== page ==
Curtis Tate Published

Federal Judge Rules Against Union Carbide In South Charleston Landfill Case

Discolored creek water with a chain link fenceCourtesy Courtland Corporation.

This story has been clarified to reflect that the penalty phase of the trial will take place at a later date.

A federal judge in Charleston has ruled against Union Carbide, finding the company in violation of federal law over a hazardous materials site in South Charleston.

Judge John T. Copenhaver Jr., of the U.S. District Court for the Southern District of West Virginia, in a 400-page ruling dated Sept. 28, said Union Carbide is responsible for the cleanup of the Filmont site, where numerous hazardous substances were dumped from the 1950s to the 1980s, under the federal Superfund law, or CERCLA.

Copenhaver ruled the Filmont site violated the Resource Conservation and Recovery Act, creating an illegal “open dump.” Union Carbide also violated the federal Clean Water Act, which required the company to seek a permit from the U.S. Environmental Protection Agency for stormwater runoff from an adjacent railyard it owns.

Copenhaver’s ruling mostly favors the Courtland Company, which had first sued Union Carbide in 2018 over contamination of its property from the Union Carbide landfill and railyard.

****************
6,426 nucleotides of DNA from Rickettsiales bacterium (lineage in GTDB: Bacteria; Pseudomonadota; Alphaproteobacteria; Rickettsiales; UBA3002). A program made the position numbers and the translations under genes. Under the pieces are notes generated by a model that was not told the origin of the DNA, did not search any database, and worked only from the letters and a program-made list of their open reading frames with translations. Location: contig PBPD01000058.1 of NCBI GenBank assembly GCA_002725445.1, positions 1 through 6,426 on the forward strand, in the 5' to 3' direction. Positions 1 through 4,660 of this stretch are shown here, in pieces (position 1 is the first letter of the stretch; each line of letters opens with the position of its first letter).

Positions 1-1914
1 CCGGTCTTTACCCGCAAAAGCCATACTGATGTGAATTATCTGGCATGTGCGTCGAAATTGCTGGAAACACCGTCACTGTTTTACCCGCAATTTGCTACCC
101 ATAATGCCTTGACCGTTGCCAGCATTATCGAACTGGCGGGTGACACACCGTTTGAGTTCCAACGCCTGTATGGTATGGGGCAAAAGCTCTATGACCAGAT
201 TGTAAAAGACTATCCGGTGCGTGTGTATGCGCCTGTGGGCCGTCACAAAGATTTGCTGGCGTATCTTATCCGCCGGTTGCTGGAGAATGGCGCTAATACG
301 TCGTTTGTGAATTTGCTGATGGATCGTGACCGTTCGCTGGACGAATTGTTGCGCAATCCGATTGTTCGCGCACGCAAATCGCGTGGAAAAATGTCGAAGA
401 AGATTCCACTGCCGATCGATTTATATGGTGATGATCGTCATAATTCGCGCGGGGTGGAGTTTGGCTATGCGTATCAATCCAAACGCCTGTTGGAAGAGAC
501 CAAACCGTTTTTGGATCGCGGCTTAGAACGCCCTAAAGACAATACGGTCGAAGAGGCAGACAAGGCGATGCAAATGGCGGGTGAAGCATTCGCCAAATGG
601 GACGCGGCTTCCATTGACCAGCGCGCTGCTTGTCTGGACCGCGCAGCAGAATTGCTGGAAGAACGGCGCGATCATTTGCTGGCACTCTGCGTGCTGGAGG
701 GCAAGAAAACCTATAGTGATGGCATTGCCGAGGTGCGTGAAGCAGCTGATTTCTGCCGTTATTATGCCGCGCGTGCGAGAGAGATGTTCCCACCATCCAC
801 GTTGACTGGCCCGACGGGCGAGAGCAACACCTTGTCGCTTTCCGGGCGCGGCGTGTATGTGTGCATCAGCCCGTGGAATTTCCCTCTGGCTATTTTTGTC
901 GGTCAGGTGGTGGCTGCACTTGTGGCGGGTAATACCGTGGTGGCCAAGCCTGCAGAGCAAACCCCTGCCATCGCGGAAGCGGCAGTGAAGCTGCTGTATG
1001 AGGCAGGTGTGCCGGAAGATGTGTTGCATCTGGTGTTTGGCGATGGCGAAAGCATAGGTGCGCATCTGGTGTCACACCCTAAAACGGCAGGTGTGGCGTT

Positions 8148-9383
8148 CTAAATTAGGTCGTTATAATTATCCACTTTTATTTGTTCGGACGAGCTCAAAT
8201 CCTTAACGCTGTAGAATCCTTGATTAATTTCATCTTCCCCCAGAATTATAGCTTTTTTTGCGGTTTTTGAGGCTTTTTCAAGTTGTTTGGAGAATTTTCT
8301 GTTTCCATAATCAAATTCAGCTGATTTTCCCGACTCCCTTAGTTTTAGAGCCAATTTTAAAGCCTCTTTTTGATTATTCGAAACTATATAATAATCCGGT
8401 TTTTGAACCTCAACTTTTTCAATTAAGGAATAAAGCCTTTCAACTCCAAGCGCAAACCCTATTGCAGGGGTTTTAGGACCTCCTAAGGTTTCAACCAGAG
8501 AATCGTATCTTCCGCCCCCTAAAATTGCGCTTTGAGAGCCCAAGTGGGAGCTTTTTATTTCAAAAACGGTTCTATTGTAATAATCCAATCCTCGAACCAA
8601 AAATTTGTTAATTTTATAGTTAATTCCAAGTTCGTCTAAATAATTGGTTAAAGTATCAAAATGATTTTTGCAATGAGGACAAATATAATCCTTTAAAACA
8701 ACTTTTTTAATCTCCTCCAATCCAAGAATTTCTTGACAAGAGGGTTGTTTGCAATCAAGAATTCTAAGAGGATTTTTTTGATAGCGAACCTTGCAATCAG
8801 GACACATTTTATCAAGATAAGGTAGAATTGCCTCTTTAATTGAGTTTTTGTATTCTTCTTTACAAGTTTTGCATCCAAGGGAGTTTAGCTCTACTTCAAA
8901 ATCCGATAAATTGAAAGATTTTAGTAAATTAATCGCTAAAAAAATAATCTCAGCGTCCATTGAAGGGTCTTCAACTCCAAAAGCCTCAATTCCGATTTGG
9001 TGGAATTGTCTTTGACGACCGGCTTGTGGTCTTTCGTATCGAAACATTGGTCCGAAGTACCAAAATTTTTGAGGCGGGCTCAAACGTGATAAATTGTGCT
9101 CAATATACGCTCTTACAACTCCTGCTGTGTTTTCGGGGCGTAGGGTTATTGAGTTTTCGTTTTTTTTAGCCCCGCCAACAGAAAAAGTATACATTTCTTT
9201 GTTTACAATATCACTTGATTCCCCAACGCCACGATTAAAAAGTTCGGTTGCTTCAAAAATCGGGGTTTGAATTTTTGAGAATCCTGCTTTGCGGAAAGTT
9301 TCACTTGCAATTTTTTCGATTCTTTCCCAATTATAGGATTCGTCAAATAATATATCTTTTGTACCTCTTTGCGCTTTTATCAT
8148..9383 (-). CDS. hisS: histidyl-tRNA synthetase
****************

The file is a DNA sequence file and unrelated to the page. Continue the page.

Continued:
Copenhaver dismissed two of the pending lawsuits against Union Carbide. And he also ruled that Courtland is responsible for cleaning up contamination on its South Charleston property that was not caused by Union Carbide.

Both properties are adjacent to Davis Creek, a tributary of the Kanawha River. The Filmont landfill is located in the city of South Charleston, down the hill from the Union Carbide Tech Center, which is also on the Superfund list, and across Davis Creek from where the West Virginia Division of Highways is performing major construction on the Jefferson Road interchange. 

The penalty phase of the trial will take place at a later date.

The case was the subject of an 18-day trial in Charleston last year.

Union Carbide had argued that it was not required to remediate the site under CERCLA, the site was not an “open dump” and it was not required to seek a permit from the EPA.

Copenhaver, 98, is one of the last active federal judges nominated by President Gerald Ford. Copenhaver was confirmed to the federal bench in 1975.

Union Carbide is a subsidiary of Dow Chemical.

View previous reporting on this issue from West Virginia Public Broadcasting here.